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Re: We're Not Getting Older, We're Getting DUMBER [WAS: Any Young Engineers Out There?]

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Bill,

Now we are on the same page.  When I say that ASD lives, it is largely in
name only.  You are 100% correct in that the ASD that people will see in
the 2005 spec will not look all that much like what they are used to
seeing...and this is point that I have been trying to get across in my
posts today.

The response below was to point out that the issue of ASD in steel is not
like WSD in concrete.  In the case of WSD in concrete, it was technically
completely removed from ACI 318-02.  While in essence one could argue that
the 2005 AISC spec essentially "removes" ASD as most know it, technically
ASD still lives (albeit in a drastically "mutated" way).  As such, there
will be little chance that the codes will "allow" legacy design per older
ASD methods...cause the point is that we WILL have an ASD design even if
it is drastically different than what we may think of as ASD.  In
concrete, there is a logical arguement that one should still be permitted
to design per WSD as the member doesn't know whether it was designed by
WSD or Strength Design.  The issue in concrete is that technically there
are no longer any WSD provisions in current code...be it sadly outdated
provisions or not.

So, I agree 100% that people may "regret" getting what they wanted...that
is they wanted ASD to stay alive, but when they see where ASD is going/has
gone, they may not like it too much.  In reality, what people really
likely wanted (as you alluded to) was to keep using what they are used to
using...the dated, old 1989 ASD spec.  My point is that I doubt that there
will be any code provisions that allow the continued use of the 1989 ASD
spec, unless one continues to use old model buildings codes (i.e. 2003 IBC
or earlier).  So, people need to get used to the idea that they will be
"forced" to learn the update ASD that is in the 2005 AISC spec and thus in
the 13th edition manual...and thus, in essence, they will be learning LRFD
whether they like it or not.  :-)

And FWIW, Charlie Carter has been warning those of us on the list for
QUITE a while that when ASD was updated, we might not be as fond of it as
we are under the 1989 ASD spec.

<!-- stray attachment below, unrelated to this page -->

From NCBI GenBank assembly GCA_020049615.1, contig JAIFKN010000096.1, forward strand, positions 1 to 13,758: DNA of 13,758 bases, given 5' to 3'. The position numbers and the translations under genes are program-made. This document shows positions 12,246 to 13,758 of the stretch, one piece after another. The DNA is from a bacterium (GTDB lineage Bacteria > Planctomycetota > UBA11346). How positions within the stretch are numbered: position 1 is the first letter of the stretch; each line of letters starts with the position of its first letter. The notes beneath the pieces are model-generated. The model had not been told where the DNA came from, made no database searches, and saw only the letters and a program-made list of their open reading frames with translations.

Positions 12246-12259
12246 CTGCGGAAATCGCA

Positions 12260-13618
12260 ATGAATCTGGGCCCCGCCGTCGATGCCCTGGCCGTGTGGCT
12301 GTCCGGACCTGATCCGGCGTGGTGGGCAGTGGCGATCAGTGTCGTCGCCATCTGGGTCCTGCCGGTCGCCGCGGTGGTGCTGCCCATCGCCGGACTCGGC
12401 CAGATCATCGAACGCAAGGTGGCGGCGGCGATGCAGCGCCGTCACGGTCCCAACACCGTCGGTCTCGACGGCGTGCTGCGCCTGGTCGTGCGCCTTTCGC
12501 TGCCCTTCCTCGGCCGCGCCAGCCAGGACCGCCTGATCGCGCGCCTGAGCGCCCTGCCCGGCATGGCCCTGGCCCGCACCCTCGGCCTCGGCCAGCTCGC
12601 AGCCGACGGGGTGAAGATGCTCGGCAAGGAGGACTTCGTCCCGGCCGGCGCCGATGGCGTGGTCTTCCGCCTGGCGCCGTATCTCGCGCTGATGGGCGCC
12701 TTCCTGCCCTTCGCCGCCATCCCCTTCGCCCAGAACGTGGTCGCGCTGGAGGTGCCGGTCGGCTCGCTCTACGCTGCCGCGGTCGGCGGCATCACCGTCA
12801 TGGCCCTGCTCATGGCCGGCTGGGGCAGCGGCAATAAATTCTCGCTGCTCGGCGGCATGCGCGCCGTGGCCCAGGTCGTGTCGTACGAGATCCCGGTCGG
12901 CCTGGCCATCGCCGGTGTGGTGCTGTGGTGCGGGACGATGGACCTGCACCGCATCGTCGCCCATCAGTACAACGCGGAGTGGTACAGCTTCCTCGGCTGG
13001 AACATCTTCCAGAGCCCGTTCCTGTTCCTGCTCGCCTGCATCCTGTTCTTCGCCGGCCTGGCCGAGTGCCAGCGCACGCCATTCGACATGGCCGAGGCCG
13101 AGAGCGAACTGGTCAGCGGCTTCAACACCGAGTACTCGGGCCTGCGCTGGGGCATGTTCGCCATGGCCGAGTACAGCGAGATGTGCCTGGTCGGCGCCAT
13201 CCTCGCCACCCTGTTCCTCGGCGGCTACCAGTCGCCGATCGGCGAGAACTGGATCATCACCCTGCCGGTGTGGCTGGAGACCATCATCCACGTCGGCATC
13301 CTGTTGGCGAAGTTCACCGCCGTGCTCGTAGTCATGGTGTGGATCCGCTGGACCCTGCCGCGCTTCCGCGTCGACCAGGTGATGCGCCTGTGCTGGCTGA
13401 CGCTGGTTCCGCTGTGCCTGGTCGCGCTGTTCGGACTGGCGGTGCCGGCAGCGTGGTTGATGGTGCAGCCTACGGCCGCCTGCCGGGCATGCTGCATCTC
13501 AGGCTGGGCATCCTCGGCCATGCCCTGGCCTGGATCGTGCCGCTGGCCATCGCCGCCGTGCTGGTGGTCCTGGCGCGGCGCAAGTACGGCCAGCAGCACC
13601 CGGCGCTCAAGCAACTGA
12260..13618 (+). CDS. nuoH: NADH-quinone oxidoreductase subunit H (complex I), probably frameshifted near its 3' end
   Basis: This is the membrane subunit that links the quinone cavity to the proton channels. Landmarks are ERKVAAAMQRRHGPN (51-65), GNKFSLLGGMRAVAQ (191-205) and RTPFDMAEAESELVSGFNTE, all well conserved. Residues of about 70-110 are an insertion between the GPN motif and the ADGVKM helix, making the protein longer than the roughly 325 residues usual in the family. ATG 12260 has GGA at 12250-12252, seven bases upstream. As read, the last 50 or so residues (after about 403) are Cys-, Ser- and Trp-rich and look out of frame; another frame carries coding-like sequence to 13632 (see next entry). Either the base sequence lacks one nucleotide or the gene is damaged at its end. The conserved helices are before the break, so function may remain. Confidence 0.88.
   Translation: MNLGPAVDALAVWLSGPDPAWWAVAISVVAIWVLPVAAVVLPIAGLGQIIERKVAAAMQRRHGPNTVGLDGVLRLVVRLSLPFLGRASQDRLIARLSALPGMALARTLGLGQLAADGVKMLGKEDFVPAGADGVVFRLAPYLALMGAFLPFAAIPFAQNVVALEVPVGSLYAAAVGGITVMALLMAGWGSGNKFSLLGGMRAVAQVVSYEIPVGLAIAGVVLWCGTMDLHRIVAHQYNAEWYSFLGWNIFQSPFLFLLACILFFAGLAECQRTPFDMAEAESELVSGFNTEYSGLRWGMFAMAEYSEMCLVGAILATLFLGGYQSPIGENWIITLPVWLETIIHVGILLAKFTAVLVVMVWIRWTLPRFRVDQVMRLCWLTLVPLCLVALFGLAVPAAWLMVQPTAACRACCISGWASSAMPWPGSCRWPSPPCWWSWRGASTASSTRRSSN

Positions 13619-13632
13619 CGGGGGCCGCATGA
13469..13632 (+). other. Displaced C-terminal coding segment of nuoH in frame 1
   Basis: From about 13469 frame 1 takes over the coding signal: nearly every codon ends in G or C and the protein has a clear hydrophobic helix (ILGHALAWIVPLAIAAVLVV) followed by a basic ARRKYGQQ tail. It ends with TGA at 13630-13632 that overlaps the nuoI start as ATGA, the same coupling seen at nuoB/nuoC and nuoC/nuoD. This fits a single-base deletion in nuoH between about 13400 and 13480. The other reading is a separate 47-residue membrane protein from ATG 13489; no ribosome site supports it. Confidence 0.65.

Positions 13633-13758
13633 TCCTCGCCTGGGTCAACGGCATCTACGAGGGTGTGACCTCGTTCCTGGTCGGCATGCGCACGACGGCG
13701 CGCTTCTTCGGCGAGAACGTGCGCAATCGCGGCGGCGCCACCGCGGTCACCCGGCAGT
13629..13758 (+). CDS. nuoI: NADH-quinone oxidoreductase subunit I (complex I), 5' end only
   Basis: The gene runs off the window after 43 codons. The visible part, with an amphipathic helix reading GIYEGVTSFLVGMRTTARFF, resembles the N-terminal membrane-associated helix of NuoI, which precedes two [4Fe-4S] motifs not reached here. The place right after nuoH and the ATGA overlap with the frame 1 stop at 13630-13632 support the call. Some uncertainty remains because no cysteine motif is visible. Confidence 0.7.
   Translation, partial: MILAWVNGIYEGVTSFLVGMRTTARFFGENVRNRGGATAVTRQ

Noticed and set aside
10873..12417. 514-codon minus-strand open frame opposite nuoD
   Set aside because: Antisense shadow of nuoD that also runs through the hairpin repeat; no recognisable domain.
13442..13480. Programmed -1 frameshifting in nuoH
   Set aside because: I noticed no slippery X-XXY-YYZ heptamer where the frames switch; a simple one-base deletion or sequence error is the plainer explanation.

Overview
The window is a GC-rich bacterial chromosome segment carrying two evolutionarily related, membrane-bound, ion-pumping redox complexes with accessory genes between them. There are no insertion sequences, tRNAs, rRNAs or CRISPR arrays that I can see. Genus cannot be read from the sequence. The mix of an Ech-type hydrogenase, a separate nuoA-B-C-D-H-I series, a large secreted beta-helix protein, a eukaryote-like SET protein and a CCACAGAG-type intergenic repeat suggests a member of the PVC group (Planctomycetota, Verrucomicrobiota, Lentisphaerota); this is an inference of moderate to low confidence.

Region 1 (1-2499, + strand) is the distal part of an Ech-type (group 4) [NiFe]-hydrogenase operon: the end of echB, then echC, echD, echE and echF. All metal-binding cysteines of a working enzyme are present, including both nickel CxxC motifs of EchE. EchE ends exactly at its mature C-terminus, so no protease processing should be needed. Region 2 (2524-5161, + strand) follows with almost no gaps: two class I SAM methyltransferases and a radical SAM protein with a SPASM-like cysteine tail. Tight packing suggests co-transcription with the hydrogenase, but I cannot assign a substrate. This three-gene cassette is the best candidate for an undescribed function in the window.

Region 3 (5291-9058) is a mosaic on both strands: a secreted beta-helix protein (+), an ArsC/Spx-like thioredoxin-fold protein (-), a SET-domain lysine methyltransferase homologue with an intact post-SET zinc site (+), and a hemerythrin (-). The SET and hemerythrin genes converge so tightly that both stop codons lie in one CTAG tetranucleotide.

Regards,

Scott
Adrian, MI


On Tue, 24 Jan 2006, Polhemus, Bill wrote:

> -----Original Message-----
> From: Scott Maxwell [mailto:smaxwell(--nospam--at)engin.umich.edu]
>
> Now, the situation will be different in steel.  ASD is _NOT_ being
> eliminated or even reduced to a bastard, step child.  AISC tried to do
> that (so to speak) and lost the battle.  They have "surrendered" and ASD
> will live (and does live in 2005 spec).
> -----/Original Message-----
>
> With respect, I believe this is misleading.
>
> I believe that people are in for a rude awakening if they think that
> their old, familiar ASD method is still in place in the 13th Edition.
> And to the extent they begin to realize what lies in store, we're in for
> some major bellyaching from people who don't want to change what they're
> doing--the same people who forced their young colleagues and new
> employees into "relearning" steel design when they got out into the
> world of work.
>
> Here's a simple exercise. Go to: http://tinyurl.com/cuwju [Points to the
> PDF version of the new design specification]. Check out "TABLE User Note
> F1.1" found on page 45 of the new code. Take a long look. Study it.
>
> You're going to have to incorporate this new knowledge regarding "limit
> states" for various section geometries and bending cases, and you're
> going to have to CHECK these limit states--EVEN IF YOU'RE USING ASD.
>
> What many practicing engineers who've refused to even consider updating
> their knowledge-set fail to understand about the LRFD standards
> published since 1986 is that they are about a h*ll of a lot more than
> "equations that look different." They chronicle an evolving theory of
> steel design based upon ongoing research and a whole lotta committee
> work.
>
> These practicing engineers have chosen to IGNORE this evolution, and now
> reality's about to bite 'em in the glutes.
>
> The reason I wanted to go to LRFD years back is, I realized all this
> stuff was going on, and the longer I put off learning about it the more
> antiquated my knowledge was going to be.
>
> Sort of like the two "retirees" I heard in conversation a few years
> back, talking about calculating "bond stress" in rebar to check
> development length. Their conversation was irrelevant because it had
> nothing to do with current practice!
>
> One of the things that annoys me about my structural engineer community
> is, we want the respect as a "learned profession," but too many of us
> don't want to make the effort to stay "learned!"
>
> [ABANDONING SOAP-BOX]
>
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